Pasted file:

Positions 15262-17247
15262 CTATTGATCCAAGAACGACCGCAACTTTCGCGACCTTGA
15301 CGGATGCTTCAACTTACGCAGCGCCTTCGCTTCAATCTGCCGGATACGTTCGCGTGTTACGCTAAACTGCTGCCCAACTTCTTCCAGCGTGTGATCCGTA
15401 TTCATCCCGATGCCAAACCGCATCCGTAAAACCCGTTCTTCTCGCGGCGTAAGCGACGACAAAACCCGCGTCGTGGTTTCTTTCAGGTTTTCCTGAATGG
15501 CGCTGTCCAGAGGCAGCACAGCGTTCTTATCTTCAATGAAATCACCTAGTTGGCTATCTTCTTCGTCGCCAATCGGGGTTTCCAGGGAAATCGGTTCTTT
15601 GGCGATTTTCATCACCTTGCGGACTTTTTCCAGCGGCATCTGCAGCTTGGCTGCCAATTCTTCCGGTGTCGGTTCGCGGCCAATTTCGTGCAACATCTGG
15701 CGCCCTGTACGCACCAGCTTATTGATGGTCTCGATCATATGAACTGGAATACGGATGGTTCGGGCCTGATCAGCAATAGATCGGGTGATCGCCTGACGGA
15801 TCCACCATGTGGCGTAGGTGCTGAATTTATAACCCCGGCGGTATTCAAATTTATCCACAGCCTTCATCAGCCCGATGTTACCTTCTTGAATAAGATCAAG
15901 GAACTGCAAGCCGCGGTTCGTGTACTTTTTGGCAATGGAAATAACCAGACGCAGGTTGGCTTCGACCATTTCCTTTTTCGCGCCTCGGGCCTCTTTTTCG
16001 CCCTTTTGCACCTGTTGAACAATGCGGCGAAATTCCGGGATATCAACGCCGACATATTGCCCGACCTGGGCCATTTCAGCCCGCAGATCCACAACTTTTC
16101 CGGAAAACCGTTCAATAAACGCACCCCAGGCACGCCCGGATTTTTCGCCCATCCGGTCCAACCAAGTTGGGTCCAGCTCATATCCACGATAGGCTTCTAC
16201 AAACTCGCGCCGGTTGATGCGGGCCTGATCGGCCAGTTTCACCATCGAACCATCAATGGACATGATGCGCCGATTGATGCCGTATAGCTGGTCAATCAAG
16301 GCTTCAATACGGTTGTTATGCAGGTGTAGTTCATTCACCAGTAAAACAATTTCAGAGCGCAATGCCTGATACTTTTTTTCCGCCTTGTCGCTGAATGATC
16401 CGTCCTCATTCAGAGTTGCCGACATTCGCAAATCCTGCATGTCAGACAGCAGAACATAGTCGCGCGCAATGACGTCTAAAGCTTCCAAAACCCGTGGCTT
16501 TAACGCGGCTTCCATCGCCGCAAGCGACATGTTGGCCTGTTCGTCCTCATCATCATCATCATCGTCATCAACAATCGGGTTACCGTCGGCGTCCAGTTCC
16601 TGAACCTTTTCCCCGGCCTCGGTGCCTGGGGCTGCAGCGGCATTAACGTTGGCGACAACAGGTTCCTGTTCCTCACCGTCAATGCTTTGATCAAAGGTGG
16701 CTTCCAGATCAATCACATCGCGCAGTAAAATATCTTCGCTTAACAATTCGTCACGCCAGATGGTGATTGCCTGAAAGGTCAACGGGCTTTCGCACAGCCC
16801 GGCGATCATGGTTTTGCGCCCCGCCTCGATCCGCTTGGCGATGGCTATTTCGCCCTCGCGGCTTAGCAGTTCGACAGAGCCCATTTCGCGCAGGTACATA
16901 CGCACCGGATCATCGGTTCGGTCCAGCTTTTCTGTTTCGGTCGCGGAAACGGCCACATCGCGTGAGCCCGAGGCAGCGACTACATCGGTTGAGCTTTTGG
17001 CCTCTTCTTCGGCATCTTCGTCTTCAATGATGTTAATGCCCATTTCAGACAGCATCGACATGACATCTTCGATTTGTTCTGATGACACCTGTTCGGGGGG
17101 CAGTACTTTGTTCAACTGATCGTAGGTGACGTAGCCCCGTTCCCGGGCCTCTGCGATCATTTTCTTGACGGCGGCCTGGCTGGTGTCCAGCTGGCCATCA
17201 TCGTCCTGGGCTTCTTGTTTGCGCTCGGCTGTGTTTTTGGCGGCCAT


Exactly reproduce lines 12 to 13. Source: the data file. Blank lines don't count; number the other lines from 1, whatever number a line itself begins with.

16201 AAACTCGCGCCGGTTGATGCGGGCCTGATCGGCCAGTTTCACCATCGAACCATCAATGGACATGATGCGCCGATTGATGCCGTATAGCTGGTCAATCAAG
16301 GCTTCAATACGGTTGTTATGCAGGTGTAGTTCATTCACCAGTAAAACAATTTCAGAGCGCAATGCCTGATACTTTTTTTCCGCCTTGTCGCTGAATGATC